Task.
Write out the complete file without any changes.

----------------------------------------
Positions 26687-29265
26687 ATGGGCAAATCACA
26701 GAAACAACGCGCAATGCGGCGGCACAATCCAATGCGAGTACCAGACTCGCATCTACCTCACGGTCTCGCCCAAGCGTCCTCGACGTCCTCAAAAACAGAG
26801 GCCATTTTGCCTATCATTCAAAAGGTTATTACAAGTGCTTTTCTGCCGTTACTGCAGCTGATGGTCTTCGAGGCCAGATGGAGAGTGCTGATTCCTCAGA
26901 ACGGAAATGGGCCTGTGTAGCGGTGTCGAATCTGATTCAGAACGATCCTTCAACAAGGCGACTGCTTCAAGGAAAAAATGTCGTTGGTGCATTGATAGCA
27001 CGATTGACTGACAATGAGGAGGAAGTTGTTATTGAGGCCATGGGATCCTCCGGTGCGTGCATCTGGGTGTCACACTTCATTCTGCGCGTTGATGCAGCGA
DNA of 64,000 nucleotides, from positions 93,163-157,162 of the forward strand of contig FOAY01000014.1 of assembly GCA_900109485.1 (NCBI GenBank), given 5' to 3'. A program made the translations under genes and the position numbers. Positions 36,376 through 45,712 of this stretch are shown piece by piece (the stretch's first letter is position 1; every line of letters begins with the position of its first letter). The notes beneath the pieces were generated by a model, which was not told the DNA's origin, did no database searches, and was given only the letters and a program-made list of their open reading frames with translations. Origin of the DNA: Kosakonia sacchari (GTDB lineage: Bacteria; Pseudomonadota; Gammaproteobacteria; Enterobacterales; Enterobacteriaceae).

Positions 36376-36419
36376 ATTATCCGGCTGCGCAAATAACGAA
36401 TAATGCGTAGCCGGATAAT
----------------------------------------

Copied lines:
Positions 26687-29265
26687 ATGGGCAAATCACA
26701 GAAACAACGCGCAATGCGGCGGCACAATCCAATGCGAGTACCAGACTCGCATCTACCTCACGGTCTCGCCCAAGCGTCCTCGACGTCCTCAAAAACAGAG
26801 GCCATTTTGCCTATCATTCAAAAGGTTATTACAAGTGCTTTTCTGCCGTTACTGCAGCTGATGGTCTTCGAGGCCAGATGGAGAGTGCTGATTCCTCAGA
26901 ACGGAAATGGGCCTGTGTAGCGGTGTCGAATCTGATTCAGAACGATCCTTCAACAAGGCGACTGCTTCAAGGAAAAAATGTCGTTGGTGCATTGATAGCA
27001 CGATTGACTGACAATGAGGAGGAAGTTGTTATTGAGGCCATGGGATCCTCCGGTGCGTGCATCTGGGTGTCACACTTCATTCTGCGCGTTGATGCAGCGA
DNA of 64,000 nucleotides, from positions 93,163-157,162 of the forward strand of contig FOAY01000014.1 of assembly GCA_900109485.1 (NCBI GenBank), given 5' to 3'. A program made the translations under genes and the position numbers. Positions 36,376 through 45,712 of this stretch are shown piece by piece (the stretch's first letter is position 1; every line of letters begins with the position of its first letter). The notes beneath the pieces were generated by a model, which was not told the DNA's origin, did no database searches, and was given only the letters and a program-made list of their open reading frames with translations. Origin of the DNA: Kosakonia sacchari (GTDB lineage: Bacteria; Pseudomonadota; Gammaproteobacteria; Enterobacterales; Enterobacteriaceae).

Positions 36376-36419
36376 ATTATCCGGCTGCGCAAATAACGAA
36401 TAATGCGTAGCCGGATAAT